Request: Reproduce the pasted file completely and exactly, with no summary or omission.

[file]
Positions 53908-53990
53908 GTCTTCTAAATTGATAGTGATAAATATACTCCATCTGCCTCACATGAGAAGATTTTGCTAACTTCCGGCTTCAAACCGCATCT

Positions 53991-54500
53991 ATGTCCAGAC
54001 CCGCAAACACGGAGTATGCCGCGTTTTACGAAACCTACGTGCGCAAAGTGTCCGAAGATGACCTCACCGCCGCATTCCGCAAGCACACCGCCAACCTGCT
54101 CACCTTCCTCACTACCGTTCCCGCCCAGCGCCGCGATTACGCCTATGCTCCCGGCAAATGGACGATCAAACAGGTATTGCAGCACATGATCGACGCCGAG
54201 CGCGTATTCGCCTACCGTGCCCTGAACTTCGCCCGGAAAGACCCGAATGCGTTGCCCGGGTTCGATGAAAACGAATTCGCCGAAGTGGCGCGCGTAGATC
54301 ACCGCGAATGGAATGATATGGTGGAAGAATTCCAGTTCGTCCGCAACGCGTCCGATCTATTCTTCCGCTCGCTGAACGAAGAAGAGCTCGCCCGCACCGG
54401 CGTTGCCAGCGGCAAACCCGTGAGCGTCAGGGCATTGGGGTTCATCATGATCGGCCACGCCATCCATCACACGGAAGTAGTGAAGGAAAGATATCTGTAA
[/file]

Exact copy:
Positions 53908-53990
53908 GTCTTCTAAATTGATAGTGATAAATATACTCCATCTGCCTCACATGAGAAGATTTTGCTAACTTCCGGCTTCAAACCGCATCT

Positions 53991-54500
53991 ATGTCCAGAC
54001 CCGCAAACACGGAGTATGCCGCGTTTTACGAAACCTACGTGCGCAAAGTGTCCGAAGATGACCTCACCGCCGCATTCCGCAAGCACACCGCCAACCTGCT
54101 CACCTTCCTCACTACCGTTCCCGCCCAGCGCCGCGATTACGCCTATGCTCCCGGCAAATGGACGATCAAACAGGTATTGCAGCACATGATCGACGCCGAG
54201 CGCGTATTCGCCTACCGTGCCCTGAACTTCGCCCGGAAAGACCCGAATGCGTTGCCCGGGTTCGATGAAAACGAATTCGCCGAAGTGGCGCGCGTAGATC
54301 ACCGCGAATGGAATGATATGGTGGAAGAATTCCAGTTCGTCCGCAACGCGTCCGATCTATTCTTCCGCTCGCTGAACGAAGAAGAGCTCGCCCGCACCGG
54401 CGTTGCCAGCGGCAAACCCGTGAGCGTCAGGGCATTGGGGTTCATCATGATCGGCCACGCCATCCATCACACGGAAGTAGTGAAGGAAAGATATCTGTAA